The 2012 football season got underway earlier this month—cue the nachos, Coors Light mini-kegs, and incessant Tim Tebow memes—and just hours before the first kickoff, the NFL made big news in the quietest way possible. In a press release posted to the Web, commissioner Roger Goodell announced a $30 million donation—the largest in league history—to a foundation supporting the National Institutes of Health, seed money for accelerated research into traumatic brain injuries and neurodegenerative diseases. “This research will extend beyond the NFL playing field and benefit athletes at all levels and others, including members of our military,” said Goodell.
Football is America’s most-watched sport, a multi-billion dollar a year industry for players, owners, and advertisers alike. For obvious reasons the league worries that fans will hear “NFL” and think “brain trauma.” But it’s wishful thinking to hope fans won't, as research continues to show the strong links between pro ball and lasting brain damage—perhaps the result of the rough, raucous action fans love so much. With each season, the evidence only grows more damning.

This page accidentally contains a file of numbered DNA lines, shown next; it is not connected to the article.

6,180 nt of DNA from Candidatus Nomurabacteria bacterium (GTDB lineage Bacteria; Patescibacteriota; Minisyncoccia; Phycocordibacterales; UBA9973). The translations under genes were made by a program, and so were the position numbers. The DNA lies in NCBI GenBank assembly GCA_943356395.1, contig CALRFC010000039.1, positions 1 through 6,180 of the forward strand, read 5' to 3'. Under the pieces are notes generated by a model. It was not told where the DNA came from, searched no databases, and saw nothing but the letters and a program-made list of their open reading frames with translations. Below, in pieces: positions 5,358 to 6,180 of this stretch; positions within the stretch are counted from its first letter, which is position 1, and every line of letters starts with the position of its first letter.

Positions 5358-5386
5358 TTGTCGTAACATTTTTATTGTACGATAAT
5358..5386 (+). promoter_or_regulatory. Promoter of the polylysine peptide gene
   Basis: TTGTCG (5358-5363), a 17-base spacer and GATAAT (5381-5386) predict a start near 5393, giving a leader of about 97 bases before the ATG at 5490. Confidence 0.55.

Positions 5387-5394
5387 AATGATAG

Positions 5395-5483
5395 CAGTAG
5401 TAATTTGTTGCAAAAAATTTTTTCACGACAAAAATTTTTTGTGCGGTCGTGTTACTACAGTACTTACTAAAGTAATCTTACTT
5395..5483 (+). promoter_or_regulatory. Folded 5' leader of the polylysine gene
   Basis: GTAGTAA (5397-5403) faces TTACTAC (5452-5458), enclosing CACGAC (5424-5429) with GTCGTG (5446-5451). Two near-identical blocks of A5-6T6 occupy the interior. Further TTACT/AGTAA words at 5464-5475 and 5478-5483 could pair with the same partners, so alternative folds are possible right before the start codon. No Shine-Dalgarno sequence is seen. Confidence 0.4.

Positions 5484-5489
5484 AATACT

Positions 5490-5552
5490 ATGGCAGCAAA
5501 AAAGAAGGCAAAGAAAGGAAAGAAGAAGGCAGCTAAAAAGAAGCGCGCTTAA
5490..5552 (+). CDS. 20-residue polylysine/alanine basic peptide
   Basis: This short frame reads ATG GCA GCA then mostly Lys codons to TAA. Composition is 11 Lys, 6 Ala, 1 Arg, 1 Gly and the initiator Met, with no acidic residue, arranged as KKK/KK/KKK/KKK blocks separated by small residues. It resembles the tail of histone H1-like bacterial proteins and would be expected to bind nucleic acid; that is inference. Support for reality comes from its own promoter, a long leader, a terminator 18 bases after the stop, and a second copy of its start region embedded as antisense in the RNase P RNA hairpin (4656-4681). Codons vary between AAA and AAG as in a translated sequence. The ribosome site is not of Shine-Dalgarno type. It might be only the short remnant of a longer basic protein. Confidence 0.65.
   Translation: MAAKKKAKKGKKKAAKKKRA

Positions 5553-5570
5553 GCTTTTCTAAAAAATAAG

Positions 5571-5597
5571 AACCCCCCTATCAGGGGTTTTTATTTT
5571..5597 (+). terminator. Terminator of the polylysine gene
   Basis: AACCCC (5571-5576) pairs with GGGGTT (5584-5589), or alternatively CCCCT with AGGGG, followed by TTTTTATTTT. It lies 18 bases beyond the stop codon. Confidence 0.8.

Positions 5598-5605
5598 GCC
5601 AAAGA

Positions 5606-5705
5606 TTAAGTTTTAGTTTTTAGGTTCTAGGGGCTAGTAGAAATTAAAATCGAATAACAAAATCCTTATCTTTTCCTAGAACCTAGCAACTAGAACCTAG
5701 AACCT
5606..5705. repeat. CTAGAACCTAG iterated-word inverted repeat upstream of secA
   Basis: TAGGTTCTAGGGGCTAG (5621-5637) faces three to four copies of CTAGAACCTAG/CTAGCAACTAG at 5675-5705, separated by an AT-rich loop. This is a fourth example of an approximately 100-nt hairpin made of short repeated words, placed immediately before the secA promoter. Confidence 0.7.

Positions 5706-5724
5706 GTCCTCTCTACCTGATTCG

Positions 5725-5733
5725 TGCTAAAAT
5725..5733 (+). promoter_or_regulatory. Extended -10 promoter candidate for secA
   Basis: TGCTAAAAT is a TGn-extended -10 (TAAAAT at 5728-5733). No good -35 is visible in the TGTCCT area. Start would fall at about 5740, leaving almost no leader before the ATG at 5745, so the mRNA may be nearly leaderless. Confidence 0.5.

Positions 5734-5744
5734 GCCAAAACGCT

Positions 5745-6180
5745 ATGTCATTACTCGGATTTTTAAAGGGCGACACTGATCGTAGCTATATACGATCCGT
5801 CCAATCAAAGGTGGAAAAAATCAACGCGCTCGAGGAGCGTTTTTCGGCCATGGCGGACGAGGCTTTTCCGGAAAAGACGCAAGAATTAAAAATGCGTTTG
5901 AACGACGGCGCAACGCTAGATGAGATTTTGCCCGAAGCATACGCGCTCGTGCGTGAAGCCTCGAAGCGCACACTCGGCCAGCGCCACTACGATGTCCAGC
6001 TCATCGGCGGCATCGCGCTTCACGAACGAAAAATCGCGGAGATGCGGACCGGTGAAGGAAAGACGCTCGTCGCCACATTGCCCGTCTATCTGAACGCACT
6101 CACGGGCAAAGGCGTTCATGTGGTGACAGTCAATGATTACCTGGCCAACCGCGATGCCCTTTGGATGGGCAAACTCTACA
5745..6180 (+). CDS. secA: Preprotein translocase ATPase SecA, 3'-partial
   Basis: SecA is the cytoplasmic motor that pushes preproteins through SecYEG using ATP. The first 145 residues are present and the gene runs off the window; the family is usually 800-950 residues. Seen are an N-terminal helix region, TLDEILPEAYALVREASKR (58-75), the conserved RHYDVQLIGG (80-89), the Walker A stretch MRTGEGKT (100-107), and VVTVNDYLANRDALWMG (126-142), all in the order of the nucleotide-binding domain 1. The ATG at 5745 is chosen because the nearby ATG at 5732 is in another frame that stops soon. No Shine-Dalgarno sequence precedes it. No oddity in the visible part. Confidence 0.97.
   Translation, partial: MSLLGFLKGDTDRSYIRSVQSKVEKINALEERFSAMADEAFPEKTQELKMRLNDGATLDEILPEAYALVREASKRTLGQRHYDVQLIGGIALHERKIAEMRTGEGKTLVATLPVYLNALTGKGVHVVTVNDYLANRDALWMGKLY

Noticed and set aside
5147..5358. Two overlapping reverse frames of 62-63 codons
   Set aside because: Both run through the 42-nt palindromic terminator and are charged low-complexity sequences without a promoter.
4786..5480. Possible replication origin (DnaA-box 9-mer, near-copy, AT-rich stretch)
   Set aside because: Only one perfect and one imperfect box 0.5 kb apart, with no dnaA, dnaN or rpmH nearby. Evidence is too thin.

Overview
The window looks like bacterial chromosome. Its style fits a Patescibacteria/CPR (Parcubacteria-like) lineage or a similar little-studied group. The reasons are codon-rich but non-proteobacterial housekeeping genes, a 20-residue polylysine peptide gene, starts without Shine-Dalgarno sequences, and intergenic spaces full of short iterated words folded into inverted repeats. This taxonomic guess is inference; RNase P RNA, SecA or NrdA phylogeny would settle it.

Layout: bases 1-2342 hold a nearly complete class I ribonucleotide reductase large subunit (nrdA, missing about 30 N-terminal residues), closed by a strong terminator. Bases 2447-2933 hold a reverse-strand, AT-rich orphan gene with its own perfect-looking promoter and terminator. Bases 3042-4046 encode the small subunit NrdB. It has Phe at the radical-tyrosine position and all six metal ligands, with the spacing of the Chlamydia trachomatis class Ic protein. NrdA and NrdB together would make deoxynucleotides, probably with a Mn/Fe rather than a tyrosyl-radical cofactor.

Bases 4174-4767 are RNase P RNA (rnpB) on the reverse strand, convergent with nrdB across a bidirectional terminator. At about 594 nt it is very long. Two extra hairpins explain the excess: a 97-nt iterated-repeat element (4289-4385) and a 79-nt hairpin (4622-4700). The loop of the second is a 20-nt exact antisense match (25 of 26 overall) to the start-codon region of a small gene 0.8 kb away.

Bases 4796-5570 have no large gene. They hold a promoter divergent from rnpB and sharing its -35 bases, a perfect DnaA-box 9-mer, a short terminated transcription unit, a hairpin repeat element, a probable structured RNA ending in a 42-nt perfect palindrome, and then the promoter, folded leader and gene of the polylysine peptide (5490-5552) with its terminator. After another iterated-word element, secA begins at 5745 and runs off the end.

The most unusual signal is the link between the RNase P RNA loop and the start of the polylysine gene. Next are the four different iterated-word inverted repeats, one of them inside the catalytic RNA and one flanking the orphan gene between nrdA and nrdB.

Indeed, one other thing happened on Opening Day, but it received even less attention than Goodell’s $30 million gift: the journal Neurology published a CDC study showing that former NFL players—those who had played at least five seasons between 1959 and 1988—were three times more likely to die of neurodegenerative diseases like Parkinson’s, Alzheimer’s, and ALS (also known as Lou Gehrig’s disease), with even higher risk levels among the latter two. And, as might be expected, when the researchers parsed the subjects between “speed positions” (i.e. running backs, wide receivers) and “non-speed” positions (i.e. linemen), it was speed players—those exposed to the hardest and highest velocity hits—who fared worst.
Everett Lehman, one of the study’s authors, says that he and his colleagues weren’t able to draw a causal connection between brain injuries and neurodegenerative diseases, because they didn’t have data on individual players’ histories of concussions. But other researchers, including those at Boston University’s Center for the Study of Traumatic Encephalopathy, have argued that case persuasively. A 2005 study of more than 7,000 former Italian soccer players concluded that they were six times more likely to suffer from ALS than a baseline population. And interviews with 700 Thai boxers suggested a link between the number of bouts they fought and their risk of developing Parkinson’s.
Just 10 percent of the former NFL players Lehman studied have passed away, so he and his colleagues will have to wait for the cohort to age before the data improve. Until then, he has little hopeful news to offer. “That’s not a fulfilling thing for people to hear,” he says. “It’s not a real comforting thing, what we do with mortality studies.”